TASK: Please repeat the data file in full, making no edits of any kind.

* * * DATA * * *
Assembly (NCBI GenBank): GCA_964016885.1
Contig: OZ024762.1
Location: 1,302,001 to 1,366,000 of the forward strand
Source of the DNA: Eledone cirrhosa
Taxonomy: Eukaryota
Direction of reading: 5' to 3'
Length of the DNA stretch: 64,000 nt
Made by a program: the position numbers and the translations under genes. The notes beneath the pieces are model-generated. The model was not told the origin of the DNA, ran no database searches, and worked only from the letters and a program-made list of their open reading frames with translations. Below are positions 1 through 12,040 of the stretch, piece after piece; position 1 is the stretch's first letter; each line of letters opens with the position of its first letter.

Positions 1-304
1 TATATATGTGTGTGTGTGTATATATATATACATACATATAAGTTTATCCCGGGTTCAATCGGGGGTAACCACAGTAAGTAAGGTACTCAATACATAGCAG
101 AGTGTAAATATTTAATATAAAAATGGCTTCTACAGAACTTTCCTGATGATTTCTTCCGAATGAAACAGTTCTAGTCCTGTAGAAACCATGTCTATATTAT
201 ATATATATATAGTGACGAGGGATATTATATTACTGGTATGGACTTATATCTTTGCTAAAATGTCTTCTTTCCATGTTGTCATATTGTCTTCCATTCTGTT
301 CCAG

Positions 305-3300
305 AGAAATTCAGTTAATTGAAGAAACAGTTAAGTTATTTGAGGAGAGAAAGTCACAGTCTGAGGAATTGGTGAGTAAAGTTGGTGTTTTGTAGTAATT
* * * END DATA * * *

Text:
Assembly (NCBI GenBank): GCA_964016885.1
Contig: OZ024762.1
Location: 1,302,001 to 1,366,000 of the forward strand
Source of the DNA: Eledone cirrhosa
Taxonomy: Eukaryota
Direction of reading: 5' to 3'
Length of the DNA stretch: 64,000 nt
Made by a program: the position numbers and the translations under genes. The notes beneath the pieces are model-generated. The model was not told the origin of the DNA, ran no database searches, and worked only from the letters and a program-made list of their open reading frames with translations. Below are positions 1 through 12,040 of the stretch, piece after piece; position 1 is the stretch's first letter; each line of letters opens with the position of its first letter.

Positions 1-304
1 TATATATGTGTGTGTGTGTATATATATATACATACATATAAGTTTATCCCGGGTTCAATCGGGGGTAACCACAGTAAGTAAGGTACTCAATACATAGCAG
101 AGTGTAAATATTTAATATAAAAATGGCTTCTACAGAACTTTCCTGATGATTTCTTCCGAATGAAACAGTTCTAGTCCTGTAGAAACCATGTCTATATTAT
201 ATATATATATAGTGACGAGGGATATTATATTACTGGTATGGACTTATATCTTTGCTAAAATGTCTTCTTTCCATGTTGTCATATTGTCTTCCATTCTGTT
301 CCAG

Positions 305-3300
305 AGAAATTCAGTTAATTGAAGAAACAGTTAAGTTATTTGAGGAGAGAAAGTCACAGTCTGAGGAATTGGTGAGTAAAGTTGGTGTTTTGTAGTAATT